(unknown charset) Re: [AMBER] Ligand modifying softwares.

From: (unknown charset) Luka Bilić <Luka.Bilic.irb.hr>
Date: Fri, 19 Jan 2018 10:28:01 +0100

I don't think there's a streamlined program for that.
If there is I don't know about it (probably because I didn't need one
yet). If you need to go through more than 10-20 different ligands
don't read further, this message won't be of any help :)

If you have a little number of ligands this might be of help.

What I do when I need to put different ligand in the enzyme is a step
by step process.
It's long and boring (and I bet there is a more elegant way to do that
:) but here's what I do)

PDB file containing your enzyme+ligand complex is modified so that the
ligand contains only skeleton of atoms that are the same within all
the compounds of your interest. All other atoms are deleted from PDB.
To see which atoms to remove help yourself with VMD or Pymol
(visualization softwares that read .pdb files)

Say you want to simulate toluene, benzene, benzoic acid, some benzoic
esters, maybe benzoic chloride in your enzyme or protein binding pocket.
And lets say you have a benzene molecule in the binding site of your
PDB crystal structure but you want to have a toluene based derivates.
Tleap this enzyme with appropriate force fields (FF14SB and gaff - or
whichever you choose) - all errors you get now are irrelevant as long
as you get PDB with hydrogens on your benzene and nothing goes really
wrong. Don't solvate anything yet.

Turn/Change one hydrogen of benzene into carbon atom (naming of ligand
atoms must be consistent with gaff or gaff2, whichever forcefield you
choose to use for your ligands) and remove all non-carbon atoms from
your ligand. Fix naming of residues or atoms manually it there's some
trouble with that.

Now to get structures you want within the enzyme you first need to put
them there in the PDB where your toluene skeleton is. So how to do it?

You can use QM software like Gaussian to get optimized starting
structures of your "toluene" based compounds. Or whichever ligand you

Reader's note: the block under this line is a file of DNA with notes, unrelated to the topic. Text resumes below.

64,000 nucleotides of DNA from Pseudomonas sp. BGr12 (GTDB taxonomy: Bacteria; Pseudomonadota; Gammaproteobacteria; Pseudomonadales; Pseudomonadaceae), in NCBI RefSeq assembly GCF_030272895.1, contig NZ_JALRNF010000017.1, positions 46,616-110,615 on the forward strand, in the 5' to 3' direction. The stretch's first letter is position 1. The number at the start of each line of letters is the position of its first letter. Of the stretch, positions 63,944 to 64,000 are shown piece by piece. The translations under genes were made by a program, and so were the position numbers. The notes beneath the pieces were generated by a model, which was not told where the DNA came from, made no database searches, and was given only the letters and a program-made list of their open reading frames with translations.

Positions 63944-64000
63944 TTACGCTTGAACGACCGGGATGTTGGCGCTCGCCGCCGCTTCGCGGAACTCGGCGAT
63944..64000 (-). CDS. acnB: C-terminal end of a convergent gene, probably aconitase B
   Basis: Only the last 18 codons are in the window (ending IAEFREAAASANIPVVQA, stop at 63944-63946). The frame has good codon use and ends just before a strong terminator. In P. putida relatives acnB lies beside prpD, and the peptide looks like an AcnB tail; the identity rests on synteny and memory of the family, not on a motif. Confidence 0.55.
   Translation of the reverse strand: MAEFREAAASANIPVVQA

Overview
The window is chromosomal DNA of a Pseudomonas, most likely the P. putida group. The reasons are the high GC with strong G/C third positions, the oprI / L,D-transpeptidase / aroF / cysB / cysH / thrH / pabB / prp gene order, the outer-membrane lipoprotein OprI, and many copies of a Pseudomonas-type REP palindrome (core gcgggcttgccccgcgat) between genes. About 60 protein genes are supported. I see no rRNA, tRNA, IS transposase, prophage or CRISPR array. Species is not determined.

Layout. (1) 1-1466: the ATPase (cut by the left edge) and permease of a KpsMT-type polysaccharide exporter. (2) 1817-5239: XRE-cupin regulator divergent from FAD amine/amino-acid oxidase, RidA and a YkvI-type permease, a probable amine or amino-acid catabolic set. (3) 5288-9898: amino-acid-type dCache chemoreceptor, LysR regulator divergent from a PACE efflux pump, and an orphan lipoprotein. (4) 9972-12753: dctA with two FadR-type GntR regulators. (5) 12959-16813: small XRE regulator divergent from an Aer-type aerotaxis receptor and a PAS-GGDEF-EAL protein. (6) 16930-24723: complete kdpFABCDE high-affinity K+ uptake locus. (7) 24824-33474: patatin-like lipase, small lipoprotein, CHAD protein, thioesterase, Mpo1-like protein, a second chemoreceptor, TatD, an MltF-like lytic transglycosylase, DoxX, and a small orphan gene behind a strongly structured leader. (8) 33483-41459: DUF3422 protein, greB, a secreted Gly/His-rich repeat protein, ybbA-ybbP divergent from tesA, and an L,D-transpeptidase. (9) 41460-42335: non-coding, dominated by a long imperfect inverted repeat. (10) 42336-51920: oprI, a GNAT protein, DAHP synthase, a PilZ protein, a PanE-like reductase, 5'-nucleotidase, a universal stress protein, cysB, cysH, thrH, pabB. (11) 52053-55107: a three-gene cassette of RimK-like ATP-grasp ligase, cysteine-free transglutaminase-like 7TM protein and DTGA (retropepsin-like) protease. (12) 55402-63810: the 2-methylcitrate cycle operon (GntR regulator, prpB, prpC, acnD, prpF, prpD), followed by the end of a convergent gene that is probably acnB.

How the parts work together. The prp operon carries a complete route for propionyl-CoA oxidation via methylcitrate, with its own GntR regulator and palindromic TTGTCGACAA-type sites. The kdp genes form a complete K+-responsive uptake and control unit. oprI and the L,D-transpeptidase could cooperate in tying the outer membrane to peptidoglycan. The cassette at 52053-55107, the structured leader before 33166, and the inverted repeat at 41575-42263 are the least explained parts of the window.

work with, but this is a simple example with toluene based compounds.

Antechamber can turn your .log into .mol2
You must do RESP charges (and this is the most important thing because
bad charges will mess up your simulations more than a bad angle bend -
but I guess this is case specific). So read the manuals about RESP
fitting and/or ask somebody who know this to help you out.

Now you must generate your .lib and .frcmod files for your toluene,
benzoic acid, benzoic ester and benzoic chloride using <appropriate
molecule>.mol2 and following appropriate RESP fitting for that
"molecule". (Amber tutorials can help you on how to do it and you can
find additional info on various other sites)

So you have your:
BEZ.frcmod BEZ.lib (benzene)
TOL.frcmod TOL.lib (toluene)
BEC.frcmod BEC.lib (benzoic acid)
BEE.frcmod BEE.lib (benzoic ester)
BCL.frcmod BCL.lib (benzoic chloride)

Now copy paste your enzyme-ligand-skeleton.pdb into enzymeBEZ.pdb,
enzymeTOL.pdb etc.

Change the name of your ligand (say it was named LIG) into appropriate
name (TOL, BEC or whatever is the one you need - and don't forget to
remove the extra carbon for the benzene if you have toluene skeleton
in the enzyme, also you don't have to add any atoms. Tleap will do it
by reading .lib files for your ligand)

Now tleap each of these enzyme+appropriate-Ligand.pdb with appropriate
.frcmod and .lib file. If your naming was consistent you should be
fine and without any errors.

This will give you your desired complexes. (H++ them to get
protonation sites ready and then solvate your new enzyme-ligand

And to correct for potential issues with the structure (atoms too
close or something like that) equilibrate your system after solvation.
(How you choose to equilibrate is really up to you. But the more
careful approach you chose the better :) )

Then do MD or QM/MM or whatever you wanted to do.

I know this is long, boring and maybe even impractical if you have ...
50, 100 or 1000 compounds to test for.
But if you have like 5-10 of them this "manual" way is just fine.
Maybe boring, a bit time consuming and definitely not elegant but it
works as long as you have all the parameters for your ligand and you
did a good job with RESP fitting.

Citiram Vatsal Purohit <vatsal.purohit15.gmail.com>:

> Hi,
> Could you recommend some graphic interfaces to modify ligands to add
> derivative groups to them within an enzyme active site. I'm looking to run
> an MD simulation with different modified ligands in an enzyme.
> Regards,
> Vatsal
> _______________________________________________
> AMBER mailing list
> AMBER.ambermd.org
> http://lists.ambermd.org/mailman/listinfo/amber

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Received on Fri Jan 19 2018 - 01:30:03 PST
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